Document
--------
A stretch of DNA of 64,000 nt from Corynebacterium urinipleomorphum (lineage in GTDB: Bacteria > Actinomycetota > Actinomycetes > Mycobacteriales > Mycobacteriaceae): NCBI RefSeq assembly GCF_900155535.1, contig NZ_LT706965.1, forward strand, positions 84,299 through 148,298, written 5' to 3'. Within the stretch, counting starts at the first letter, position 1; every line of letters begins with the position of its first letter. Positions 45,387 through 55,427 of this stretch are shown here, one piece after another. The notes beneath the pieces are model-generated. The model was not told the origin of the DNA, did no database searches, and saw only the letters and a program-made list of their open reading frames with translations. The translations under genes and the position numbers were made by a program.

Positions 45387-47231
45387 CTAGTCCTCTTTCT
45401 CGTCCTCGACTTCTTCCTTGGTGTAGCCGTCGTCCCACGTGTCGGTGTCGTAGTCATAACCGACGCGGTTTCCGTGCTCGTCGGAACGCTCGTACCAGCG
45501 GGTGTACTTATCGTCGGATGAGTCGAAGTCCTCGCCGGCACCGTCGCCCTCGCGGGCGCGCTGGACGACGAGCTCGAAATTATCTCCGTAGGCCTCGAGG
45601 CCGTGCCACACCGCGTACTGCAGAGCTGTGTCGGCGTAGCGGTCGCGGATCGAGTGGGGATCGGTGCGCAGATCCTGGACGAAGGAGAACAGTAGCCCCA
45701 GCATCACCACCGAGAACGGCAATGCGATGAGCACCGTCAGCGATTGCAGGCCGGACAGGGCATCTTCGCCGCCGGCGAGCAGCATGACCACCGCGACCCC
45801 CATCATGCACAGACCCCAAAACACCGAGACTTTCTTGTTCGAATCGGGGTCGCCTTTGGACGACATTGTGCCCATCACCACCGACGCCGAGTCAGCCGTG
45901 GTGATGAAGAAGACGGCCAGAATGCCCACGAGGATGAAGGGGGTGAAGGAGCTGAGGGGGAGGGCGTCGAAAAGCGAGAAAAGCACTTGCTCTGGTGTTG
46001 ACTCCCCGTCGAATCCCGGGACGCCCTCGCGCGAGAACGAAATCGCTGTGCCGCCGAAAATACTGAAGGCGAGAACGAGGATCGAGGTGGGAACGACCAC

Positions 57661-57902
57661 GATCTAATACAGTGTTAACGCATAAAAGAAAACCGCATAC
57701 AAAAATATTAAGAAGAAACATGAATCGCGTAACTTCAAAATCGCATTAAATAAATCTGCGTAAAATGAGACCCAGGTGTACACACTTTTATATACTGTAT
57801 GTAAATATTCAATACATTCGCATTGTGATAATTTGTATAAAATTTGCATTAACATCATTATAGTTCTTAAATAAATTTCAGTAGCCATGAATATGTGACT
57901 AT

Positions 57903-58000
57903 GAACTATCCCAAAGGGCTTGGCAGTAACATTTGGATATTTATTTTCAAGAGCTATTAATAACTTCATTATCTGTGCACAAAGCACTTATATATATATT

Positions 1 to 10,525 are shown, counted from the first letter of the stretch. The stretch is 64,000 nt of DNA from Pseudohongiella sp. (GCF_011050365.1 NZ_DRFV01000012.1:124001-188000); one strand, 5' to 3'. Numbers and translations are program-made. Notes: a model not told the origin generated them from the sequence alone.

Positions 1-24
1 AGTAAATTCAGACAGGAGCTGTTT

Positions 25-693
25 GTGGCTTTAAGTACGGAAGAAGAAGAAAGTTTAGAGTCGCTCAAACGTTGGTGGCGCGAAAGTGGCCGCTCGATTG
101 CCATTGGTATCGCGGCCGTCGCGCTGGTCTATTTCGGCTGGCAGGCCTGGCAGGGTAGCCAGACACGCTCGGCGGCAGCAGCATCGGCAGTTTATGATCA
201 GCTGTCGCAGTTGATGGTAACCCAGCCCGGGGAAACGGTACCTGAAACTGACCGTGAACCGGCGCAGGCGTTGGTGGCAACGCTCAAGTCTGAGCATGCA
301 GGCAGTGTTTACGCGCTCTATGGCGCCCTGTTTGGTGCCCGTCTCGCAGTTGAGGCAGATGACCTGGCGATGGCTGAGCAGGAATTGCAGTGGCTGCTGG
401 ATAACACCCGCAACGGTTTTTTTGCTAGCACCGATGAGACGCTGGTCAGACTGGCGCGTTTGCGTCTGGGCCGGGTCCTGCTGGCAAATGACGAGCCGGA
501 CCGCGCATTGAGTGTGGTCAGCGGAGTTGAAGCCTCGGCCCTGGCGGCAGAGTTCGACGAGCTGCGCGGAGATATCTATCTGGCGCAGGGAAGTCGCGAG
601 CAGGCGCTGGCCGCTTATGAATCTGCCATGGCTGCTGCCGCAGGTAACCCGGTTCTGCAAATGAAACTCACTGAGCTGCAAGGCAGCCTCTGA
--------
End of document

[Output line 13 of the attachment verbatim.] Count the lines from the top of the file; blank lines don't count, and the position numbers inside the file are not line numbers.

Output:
57701 AAAAATATTAAGAAGAAACATGAATCGCGTAACTTCAAAATCGCATTAAATAAATCTGCGTAAAATGAGACCCAGGTGTACACACTTTTATATACTGTAT